Wednesday, July 1, 2015

Fundamental of diversity in government schools

When we decided to transfer Isaac from a private school to government school, our main concern was diversity. Or rather, the lack of thereof.

As you might already know, I come from a multiracial family. Hubs is Chinese and I am well, rojak. So our kids are multiracial. However, we raise our children as Chinese as we could possibly do (it is a choice - something I promised to my husband and his family). By this, I meant, we try to instill the Chinese culture in them whenever it benefits them.

So I was worried that schooling in such Malay-environment school, Isaac could be victim of racism and bullying.

When Isaac was four, we enrolled him in a preschool where there was a good mixture of races. He learnt about leadership skills, empathy, and understanding. His days were spent sitting around singing songs in 4 different languages, painting Malaysian flags and story telling. It was perfect.

And when he was seven, we sent him to a good private school where he continued mixing with all races. But last year, hubs and I decided to transfer him to a school nearer to hubs’ office – due to traveling factor and financial issue.

What we didn’t know was – this school that we put him in was a little bit racist.

I noticed all was not right one day when I picked him up after school. Isaac has always been a child who loves to chat in the car. We find out the best stuff in the car. Sometimes we even go around the block just one more time so we can get the end of a good story. That day was no different.

“How was school today?” I asked
“It was okay,” he sighed.
“Just okay? What’s that?”
“I think I need to change my name.”
“Oh yeah? Why is that?”
“Teacher said that Isaac is not an Islam name. I need to change it if I want to mix with everyone. And everyone is Malay. So I don’t have any other friends.”
“What?” I felt myself jerk the steering wheel. “Did teacher really say that?” I started to question if he was telling me the truth.
“Yes, and I need to wear long pants too. She said short pants are for Chinese or Indian.”

The wheel jerked again and I almost drove off the road this time. Shit! Are you kidding me? By this time, I almost made a u-turn back to school.

I pulled to the curb, where I could park. I turned in my seat and faced, my sweet, innocent, open minded, brave child.

“Okay, look. This is rubbish. Isaac is a good name. It means laughter. Mummy was the one who gave you this name. Don’t you like it?”

“Yes, I like my name.”

“Names were given to distinguish you from the other. Whether it is Abdullah or John, as long as it doesn’t mean bad, then it is okay. It doesn’t mean when you have an English name, you are not a Muslim. And I always tell you that you are a Chinese. Chinese is a race. It is not a religion. And being a Chinese does not mean you cannot be Muslim. Again, Chinese, Malay or Indian do not matter. We are all Malaysians. You are in school to learn, right?”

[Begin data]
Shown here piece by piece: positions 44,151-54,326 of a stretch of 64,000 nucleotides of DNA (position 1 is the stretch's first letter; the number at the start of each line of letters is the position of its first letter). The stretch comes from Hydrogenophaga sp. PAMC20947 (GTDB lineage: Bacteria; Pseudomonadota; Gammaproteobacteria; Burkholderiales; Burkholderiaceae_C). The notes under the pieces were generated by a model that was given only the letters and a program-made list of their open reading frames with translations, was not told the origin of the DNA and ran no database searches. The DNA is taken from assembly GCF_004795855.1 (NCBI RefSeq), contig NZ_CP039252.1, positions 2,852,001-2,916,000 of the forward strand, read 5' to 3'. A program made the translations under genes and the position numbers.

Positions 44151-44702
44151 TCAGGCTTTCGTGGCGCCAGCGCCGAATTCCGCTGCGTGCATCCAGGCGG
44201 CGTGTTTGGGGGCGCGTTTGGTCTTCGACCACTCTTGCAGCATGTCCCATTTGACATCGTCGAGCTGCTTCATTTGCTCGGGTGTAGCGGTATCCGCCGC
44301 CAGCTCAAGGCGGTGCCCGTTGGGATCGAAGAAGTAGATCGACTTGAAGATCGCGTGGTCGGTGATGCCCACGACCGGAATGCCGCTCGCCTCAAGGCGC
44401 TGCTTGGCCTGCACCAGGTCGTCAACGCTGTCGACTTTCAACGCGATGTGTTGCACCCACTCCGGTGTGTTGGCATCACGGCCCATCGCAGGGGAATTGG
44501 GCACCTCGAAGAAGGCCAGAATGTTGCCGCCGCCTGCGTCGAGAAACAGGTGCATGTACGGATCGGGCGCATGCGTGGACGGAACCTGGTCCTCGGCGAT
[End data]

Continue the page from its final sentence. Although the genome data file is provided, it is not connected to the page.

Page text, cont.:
“I know, but…” he sighed again. "But I won't have any friend."

"Why is being Chinese an issue anyway?" I sighed.

“It is okay, baby. I will speak to your teacher. I will not tolerate such remark from a teacher. As for you, young man, do not let people around you change the way you feel about yourself. They can say anything. But you know how Mummy and Daddy want to raise you.”

The next day, I called the teacher and told her about what Isaac told me. She didn’t say much. All she said was, most kids in the class were Malays. And she didn’t want to confuse them.

I told her that there was nothing to be confused about. That Isaac Lim was his name and as for wearing long pants, I told her there was no such rule stated when we enrolled him into the school, that he could not wear shorts. If she wasn’t feeling comfortable for a nine year old boy to wear short pants – revealing his aurat, I asked her to please show me the official school policy. She never did, until today.

I also found out that the school was divided into two sections. SK I & SK II. Where Isaac is studying is full with Malay kids. The other, a good mixture of Chinese and Indians. I was really unhappy. I called Jabatan Pendidikan Daerah to inquire on why did they enroll Isaac into an all Malay school when the next building had a better mixture of kids, they did not want to comment.

We did not change his school because he has only one more year left. We did not want to confuse him and cause him trouble adapting again so we just chose to keep quiet and pray that the education system will get better and that they stop segregating students based on race and religion. 

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